I was close to being run over last night on my way to dinner. No, I wasn’t drunk, high on shrooms or wearing clogs. I was simply walking along the sidewalk towards Bamboo, our favorite eatery here in Hoi An. Had my focus just slipped a little, or, if I’d misstepped ever-so slightly… BOOM!…I would of been a pile of aged dead meat on the street. “Good to see you didn’t end up as roadkill”, one buddy pointed out.
Though initially intended for pedestrians, most sidewalks here are in reality multifunctional spaces used for every imaginable/unimaginable purpose – most commonly as haphazard parking spots for scooters. Dodging and zigzagging in between mopeds, bicycles and other rigid, often rusty yet sharp obstacles is simply part the urban fidelity, I suppose.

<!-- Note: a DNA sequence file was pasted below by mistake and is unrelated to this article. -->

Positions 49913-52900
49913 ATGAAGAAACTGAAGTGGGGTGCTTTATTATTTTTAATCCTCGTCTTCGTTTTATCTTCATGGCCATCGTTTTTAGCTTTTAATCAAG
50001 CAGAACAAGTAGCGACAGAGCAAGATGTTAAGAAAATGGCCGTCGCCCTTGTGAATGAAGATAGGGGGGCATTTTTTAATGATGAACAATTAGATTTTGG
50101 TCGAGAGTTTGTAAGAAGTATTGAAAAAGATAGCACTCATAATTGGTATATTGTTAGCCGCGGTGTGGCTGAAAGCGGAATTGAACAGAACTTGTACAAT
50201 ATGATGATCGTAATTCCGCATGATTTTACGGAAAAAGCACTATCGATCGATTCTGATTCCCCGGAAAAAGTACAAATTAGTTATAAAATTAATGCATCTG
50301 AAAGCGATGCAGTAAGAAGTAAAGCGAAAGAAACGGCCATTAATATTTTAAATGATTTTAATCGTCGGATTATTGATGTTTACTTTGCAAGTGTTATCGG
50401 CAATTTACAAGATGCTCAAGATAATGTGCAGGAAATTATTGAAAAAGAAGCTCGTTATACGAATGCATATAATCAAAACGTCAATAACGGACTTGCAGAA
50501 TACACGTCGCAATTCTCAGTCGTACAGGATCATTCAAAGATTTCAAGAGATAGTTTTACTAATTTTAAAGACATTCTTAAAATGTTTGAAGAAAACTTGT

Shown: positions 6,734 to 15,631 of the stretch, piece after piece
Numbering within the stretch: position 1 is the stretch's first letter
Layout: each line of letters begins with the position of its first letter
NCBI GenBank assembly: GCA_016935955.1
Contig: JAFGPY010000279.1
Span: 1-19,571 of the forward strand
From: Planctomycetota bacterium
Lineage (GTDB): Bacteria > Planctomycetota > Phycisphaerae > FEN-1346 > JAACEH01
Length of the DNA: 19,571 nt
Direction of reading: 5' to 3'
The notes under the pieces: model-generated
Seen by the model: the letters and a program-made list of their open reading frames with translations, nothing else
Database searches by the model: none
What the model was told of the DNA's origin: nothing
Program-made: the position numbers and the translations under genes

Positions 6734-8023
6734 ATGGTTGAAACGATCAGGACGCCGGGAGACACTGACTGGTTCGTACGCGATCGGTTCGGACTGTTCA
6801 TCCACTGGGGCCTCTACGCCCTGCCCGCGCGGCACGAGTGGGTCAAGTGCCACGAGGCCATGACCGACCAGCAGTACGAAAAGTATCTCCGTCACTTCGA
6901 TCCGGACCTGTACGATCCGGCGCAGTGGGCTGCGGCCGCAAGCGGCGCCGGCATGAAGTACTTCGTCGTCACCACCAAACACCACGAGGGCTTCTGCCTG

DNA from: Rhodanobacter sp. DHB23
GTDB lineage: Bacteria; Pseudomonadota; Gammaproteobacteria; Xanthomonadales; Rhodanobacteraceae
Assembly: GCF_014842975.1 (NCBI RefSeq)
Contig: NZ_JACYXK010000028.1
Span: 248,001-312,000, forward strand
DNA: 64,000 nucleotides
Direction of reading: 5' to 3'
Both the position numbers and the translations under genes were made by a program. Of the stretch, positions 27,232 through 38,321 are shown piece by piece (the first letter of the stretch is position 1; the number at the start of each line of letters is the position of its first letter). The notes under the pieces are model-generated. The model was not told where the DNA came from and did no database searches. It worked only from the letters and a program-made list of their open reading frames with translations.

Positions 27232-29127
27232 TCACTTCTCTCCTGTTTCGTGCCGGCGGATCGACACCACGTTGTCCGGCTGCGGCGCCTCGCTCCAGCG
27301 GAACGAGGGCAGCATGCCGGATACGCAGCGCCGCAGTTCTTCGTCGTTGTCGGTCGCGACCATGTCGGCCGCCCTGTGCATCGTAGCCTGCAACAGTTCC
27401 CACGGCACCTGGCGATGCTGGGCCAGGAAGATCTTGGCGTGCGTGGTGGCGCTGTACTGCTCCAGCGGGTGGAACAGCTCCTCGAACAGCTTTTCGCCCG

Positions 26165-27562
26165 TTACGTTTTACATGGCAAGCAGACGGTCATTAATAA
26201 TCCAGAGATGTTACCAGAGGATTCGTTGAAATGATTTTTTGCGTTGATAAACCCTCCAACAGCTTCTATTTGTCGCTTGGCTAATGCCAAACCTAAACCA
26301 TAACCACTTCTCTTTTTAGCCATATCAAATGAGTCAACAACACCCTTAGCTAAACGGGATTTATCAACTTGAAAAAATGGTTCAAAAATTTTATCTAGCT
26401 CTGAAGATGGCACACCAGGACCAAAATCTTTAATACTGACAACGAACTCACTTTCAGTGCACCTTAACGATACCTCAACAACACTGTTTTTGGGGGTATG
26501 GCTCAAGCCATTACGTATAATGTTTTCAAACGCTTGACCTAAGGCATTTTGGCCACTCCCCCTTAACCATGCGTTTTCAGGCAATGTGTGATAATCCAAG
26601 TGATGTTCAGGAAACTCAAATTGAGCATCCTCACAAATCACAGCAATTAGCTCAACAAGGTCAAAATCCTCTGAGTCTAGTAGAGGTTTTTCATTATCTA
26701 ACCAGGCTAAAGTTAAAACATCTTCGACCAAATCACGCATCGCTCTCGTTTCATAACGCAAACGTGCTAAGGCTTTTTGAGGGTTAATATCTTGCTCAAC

Just before finally making it to the restaurant, I had this wonderful epiphany. I realized that it was likely the chaos and idiosyncrasies that make me feel so tuned-in to life whenever I’m in South East Asia. Admittedly, it can take a while before I calm down and stop cursing about the constant onslaught of death-defying road warriors that make crossing a street like Russian roulette, or, how even walking on a sidewalk feels like being trapped within a pinball machine.
Where countries in most of northern Europe stubbornly strive for a glossy, picture-perfect society, in developing countries like Vietnam, for most folks, there’s really no option other than to accept, embrace and integrate one’s life as seamlessly as possible within the imperfect, the chaotic and dysfunctional. And though we’re here as privileged guests and can easily pay our way to sidestep most discomforts (I could have taken a taxi to Bamboo last night), it’s truly humbling to take part of at least a wafer thin slice of everyday life here – and be reminded of how sterile and boring it would be without life’s wonderfully liberating imperfections.